It was hard to believe that anything could top the wonderful flavours of my starter, but somehow the Teal, Swede & Brussels Tops managed to do so. Again looking very rustic on the plate, the Teal (a small dabbling duck normally found in North America) was hidden under swathes of vibrant green Brussels tops, the dish was finished with a bright Swede puree, sauce, fermented blueberries and flakes of sea salt. Wow. Just wow. The dish was so well balanced, the bitter leaves were complimented by the sweet puree and the very strong flavour of the teal was accentuated by the yummy sauce and crispy skin. A sharp hit from the fermented blueberries helped provide the perfect balance of sweet, sour and salt.
The dish would be a contender for my ‘final meal’ if I was on death row!
We were two from two so far; could the dessert possibly match the highs of my starter and main? At this point I had no doubt that I was on track for the perfect meal.
After a short and very illuminating conversation with my waitress; I had to try the Blood Oranges & La Coste Olive Oil (thanks for the recommendation). It was probably the most refined looking of my dishes for the day, but only slightly. It was incredibly vibrant, with candied blood orange, blood orange segments and a jelly like sauce all surrounding an olive oil ice-cream. I was expecting something much sharper from the blood orange, but it was citrusy and acidic without being tart. Translucent candied-look orange pieces helped with the sweetness, but the ice-cream was the real star of the dessert. Creamy and sweet with a subtle peppery under taste, it had amazingly texture that brought the whole dish together and rounded out the meal perfectly.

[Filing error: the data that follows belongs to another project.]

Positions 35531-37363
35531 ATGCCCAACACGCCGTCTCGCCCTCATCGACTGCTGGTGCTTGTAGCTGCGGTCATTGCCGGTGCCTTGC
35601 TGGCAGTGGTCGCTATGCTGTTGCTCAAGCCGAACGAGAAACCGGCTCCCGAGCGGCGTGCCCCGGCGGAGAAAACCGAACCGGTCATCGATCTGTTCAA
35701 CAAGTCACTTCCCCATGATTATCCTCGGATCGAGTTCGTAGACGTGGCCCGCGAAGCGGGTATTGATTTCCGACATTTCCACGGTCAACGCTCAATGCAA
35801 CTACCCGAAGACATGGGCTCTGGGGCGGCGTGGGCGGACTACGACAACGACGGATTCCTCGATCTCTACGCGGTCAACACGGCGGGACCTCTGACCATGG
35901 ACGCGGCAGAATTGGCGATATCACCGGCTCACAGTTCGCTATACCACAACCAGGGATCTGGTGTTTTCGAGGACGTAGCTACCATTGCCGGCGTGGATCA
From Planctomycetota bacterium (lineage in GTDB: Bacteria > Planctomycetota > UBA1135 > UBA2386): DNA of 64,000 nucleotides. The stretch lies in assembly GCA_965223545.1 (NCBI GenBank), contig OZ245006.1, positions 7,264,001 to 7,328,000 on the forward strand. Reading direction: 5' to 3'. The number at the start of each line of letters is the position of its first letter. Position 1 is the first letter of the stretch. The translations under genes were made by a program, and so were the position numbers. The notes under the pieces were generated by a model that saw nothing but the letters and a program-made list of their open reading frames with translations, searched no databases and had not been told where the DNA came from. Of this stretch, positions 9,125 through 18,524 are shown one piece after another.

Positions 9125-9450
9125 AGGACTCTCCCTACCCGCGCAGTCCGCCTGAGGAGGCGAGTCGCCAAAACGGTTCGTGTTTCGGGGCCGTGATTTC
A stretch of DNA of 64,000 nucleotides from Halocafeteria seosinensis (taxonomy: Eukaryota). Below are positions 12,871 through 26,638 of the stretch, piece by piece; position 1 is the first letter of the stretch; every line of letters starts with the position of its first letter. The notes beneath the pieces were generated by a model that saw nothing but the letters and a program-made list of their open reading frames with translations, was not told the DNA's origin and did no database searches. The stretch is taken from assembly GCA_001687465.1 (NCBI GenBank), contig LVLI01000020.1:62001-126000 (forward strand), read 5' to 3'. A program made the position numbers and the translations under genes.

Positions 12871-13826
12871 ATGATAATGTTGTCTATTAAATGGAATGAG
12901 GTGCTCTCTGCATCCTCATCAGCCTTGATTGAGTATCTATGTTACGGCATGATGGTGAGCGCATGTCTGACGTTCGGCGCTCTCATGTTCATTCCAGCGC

I felt almost giddy with pleasure from a meal that had been faultless. It helped that I felt incredibly comfortable in the downtempo dining area, surrounded by cool peeps who looked as if they really enjoyed sharing the space with me. It was also nice and warm inside, a stark contrast to the freezing conditions outside (I was quite reluctant to leave after my meal).
James Lowe was one of a trio of chefs that formed a little group called the Young Turks collective, the others being Ben Green and Isaac McHale (of Clove Club and a destination for later in my trip). The Young Turks had created one of the most desired destinations when they joined forces to host a series of pop-up dinners in 2010, mixing relaxed environs with cutting edge cookery. So it was no wonder that Lyle’s was rated as the 65th best restaurant in the world (McHale’s Clove Club sits currently at #26).
Indeed, if I was to recommend that you visit only one restaurant when visiting the UK, I’d find it hard to not recommend Lyle’s. Cool and relaxed space in the heart of London’s up and coming locations; with a chef that can only be called visionary and food that is as good as it gets.
What more can I say…
I will never forget the meal and cannot wait to return.